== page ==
hi,
the following program has got to take a user inputted string and allows the user to see the postion of each character in the array i.e.
T H I S I S A T E S T
0 1 2 3 4 5 6 7 8 9 10 11 12

then it ask the user to search for any of the characters and it gives them their first and last position i.e for T 1st =0 last = 12

then it has to reverse the string. At first I had this working in one class, but I now need to split it into seperate cpp and header files.

but now i'm getting errors that i'm have problems fixing, probably something simiple that i just can't see.

Here are the 3 seperate files:

MyString.cpp

#include "MyString.h"

#include <string> 
#include <iostream>
#include <cstring>
#include <iomanip>
#include <string>

using std::cout; 
using std::cin; 
using std::endl; 
using std::setw;
/**
	MyString constructor, we set the str pointer to NULL to make sure it is initialised
	properly, then call the set() method to avoid code duplication.
 */
MyString::MyString(const char* inputString /* = NULL */) : str(NULL)
{
	set(inputString);
}

/** 
	Destructor, needs to deallocate all memory allocated to the object, in this case
	this means any memory that's allocated to store the string
*/
MyString::~MyString()
{
	// if the str pointer is not NULL, we need to deallocate the memory for the string
	// stored
	if (str != NULL)
	{
		delete[] str;
	}
}



void MyString::set(const char* inputString)
{
	 // Get amount mem that needs allocating from length of input string
	int inputLength = strlen(inputString);
	// Allocate memory for holding string, with 1 extra for null terminator
	str = new char[inputLength + 1];
	// Copy contents from input string to memory allocated
	strcpy (str , inputString);
}

void MyString::getLength(char Array[])
	
	{
		int i = 0; // declaring new int 'i' with a value of 0

		do // do this

		{
			i++; // increment 'i'
		}

		while (Array[i] != '\0');

		return i;
	}

void MyString::printFormatted(char Formatted[])
	{
		for (int format = 0; format < getLength(Formatted); ++format)
		{
			cout << setw(4) << Formatted[format];	
		}		
			cout << endl;

		for (int formatP = 0; formatP < getLength(Formatted); ++formatP)
		{
			cout << setw(4) << formatP;
		}

	cout << endl;
	} 

void MyString::findFirst(char First[], char c)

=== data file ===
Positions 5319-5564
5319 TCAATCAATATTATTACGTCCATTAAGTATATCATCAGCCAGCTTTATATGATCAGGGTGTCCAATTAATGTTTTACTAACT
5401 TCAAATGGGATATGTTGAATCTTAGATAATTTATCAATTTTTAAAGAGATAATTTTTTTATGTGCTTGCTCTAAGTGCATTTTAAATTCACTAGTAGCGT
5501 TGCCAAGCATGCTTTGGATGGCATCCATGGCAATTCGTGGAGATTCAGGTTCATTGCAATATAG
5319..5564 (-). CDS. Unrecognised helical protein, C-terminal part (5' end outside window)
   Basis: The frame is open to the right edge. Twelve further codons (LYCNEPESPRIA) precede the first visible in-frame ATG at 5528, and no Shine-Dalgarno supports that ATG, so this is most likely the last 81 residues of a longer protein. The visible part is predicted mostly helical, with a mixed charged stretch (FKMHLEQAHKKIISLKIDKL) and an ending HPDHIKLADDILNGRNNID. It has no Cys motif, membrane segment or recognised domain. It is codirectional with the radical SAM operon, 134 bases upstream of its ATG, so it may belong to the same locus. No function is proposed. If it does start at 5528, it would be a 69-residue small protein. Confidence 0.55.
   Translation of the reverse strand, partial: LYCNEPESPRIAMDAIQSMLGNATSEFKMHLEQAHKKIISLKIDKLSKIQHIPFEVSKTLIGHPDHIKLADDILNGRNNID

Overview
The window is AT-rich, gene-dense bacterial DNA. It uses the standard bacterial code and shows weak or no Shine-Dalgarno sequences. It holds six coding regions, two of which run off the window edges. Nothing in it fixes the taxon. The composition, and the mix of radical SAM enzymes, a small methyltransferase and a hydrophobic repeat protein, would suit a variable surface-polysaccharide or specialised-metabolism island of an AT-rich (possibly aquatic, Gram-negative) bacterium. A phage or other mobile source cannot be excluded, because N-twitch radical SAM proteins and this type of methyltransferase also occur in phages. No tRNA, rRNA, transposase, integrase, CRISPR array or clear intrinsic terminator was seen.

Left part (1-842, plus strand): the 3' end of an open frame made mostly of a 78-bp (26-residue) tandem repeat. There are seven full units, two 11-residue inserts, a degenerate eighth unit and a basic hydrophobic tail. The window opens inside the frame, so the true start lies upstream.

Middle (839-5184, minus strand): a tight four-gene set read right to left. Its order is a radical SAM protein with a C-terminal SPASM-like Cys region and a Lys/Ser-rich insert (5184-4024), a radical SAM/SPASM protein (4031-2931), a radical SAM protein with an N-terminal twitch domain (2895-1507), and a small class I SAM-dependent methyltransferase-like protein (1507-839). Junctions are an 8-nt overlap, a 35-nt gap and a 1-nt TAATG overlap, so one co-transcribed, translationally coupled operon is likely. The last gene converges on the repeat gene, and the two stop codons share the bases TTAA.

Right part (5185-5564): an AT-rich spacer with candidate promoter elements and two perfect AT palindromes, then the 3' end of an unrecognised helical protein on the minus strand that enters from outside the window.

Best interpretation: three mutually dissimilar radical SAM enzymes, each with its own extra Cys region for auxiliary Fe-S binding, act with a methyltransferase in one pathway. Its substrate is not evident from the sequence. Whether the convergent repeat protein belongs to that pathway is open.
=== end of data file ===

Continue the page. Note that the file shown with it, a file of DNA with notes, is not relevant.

{
		for (int findF = 0; findF < getLength(First); --findF)
		{
			if (First[findF] == c)
			{
				return findF;
			}
		}
		return -1;
	}

void MyString::findLast(char Last[], char c)
	{
		for (int findL = getLength(Last); findL > 0; --findL)
		{
			if (Last[findL] == c)
			{
				return findL;
			}
		}
		return -1;
	}


void MyString::reverse()
{
	for (int i = str1.length()-1; i>=0; i--)
	{
		cout <<str1 [i];
	}
}


ostream& operator<<(ostream& output, const MyString& mstr)
{
	// can access the private member string because the function is a 
	// friend of MyString.
	if (mstr.str != NULL)
	{
		output << mstr.str;
	}
	return output;
}

/** 
	Overloaded input stream operator

	A non-constant reference is used as the MyString object is being
	modified.
*/
istream& operator>>(istream& input, MyString& mstr)
{
	char strBuffer[MY_STRING_BUFFER_SIZE];
	input >> strBuffer;
	mstr.set(strBuffer);
	return input;
}

MyString.h

#ifndef MYSTRING_H
#define MYSTRING_H

#include <iostream>


// Allow MyString to use input/output streams by name
using std::ostream;
using std::istream;
using std::cout;
using std::endl;
// Used for character array buffers for reading
const int MY_STRING_BUFFER_SIZE = 256;

class MyString
{
private:
	char* str;

public:
		MyString(const char* inputString = NULL);

	/** 
		This is the destructor, and deallocates any memory that
		has been explicitly allocated to this class.
	*/
	~MyString();

		void set(const char* inputString);
	

	int getLength(/*char Array[]*/);
	
	
	void printFormatted(/*char Formatted[]*/);
	
	
	int findFirst(char c);
	
	
	int findLast(char c);
	
	
	void reverse();

	friend ostream& operator<<(ostream& output, const MyString& str);
	friend istream& operator>>(istream& input, MyString& str);
};


#endif	// MYSTRING_H

Main.cpp

#include <iostream>
#include "MyString.h"

using std::cin;
using std::cout;
using std::endl;

int main()
{
	// Create an empty MyString object
	MyString mstr;

	// Create a buffer so we can read input
	char strBuffer[MY_STRING_BUFFER_SIZE];
	
	// Read a line...
	cout << "Please input a string: ";
	cin.getline(strBuffer, MY_STRING_BUFFER_SIZE);

	// And put it into the MyString object
	mstr.set(strBuffer);

	// Print formatted...
	cout << "You input:" << endl;
	mstr.printFormatted();

	// Length
	cout << "Length of string: " << mstr.getLength() << endl;

	// Read character, and search
	char c;
	cout << "Please enter a character to search for: ";
	cin >> c;

	cout << "First occurrence of '" << c << "' at: " << mstr.findFirst(c) << endl;
	cout << "Last occurrence of '" << c << "' at: " << mstr.findLast(c) << endl;

	// Reverse
	mstr.reverse();
	cout << "Reverse string: " << mstr << endl;

	return 0;
}

Edited 6 Years Ago by nedsnurb: n/a

So now you expect us to read the whole code line by line, or compile it ourselves to find the error that you could just post in 2 seconds?

sorry, there are a few errors just thought it would be easier to post the whole thing so you could copy it in and compile. But I will put the errors in now.

'void MyString::getLength(char [])' : overloaded member function not found in 'MyString'

and the same for the other 3 functions

there are two more errors which relate to declarations which I have now sorted, so dont worry about those

again sorry for the inconvience

Hi,

GetLength should not be void and should return an int
so rather

int MyString::getLength(char [])

This is unrelated to your compiler error, however, you've added #include <string> at the top of your program, but you're not using it; I imagine if you replaced every reference to char[] and char* with std::string instead, your program will get a lot easier.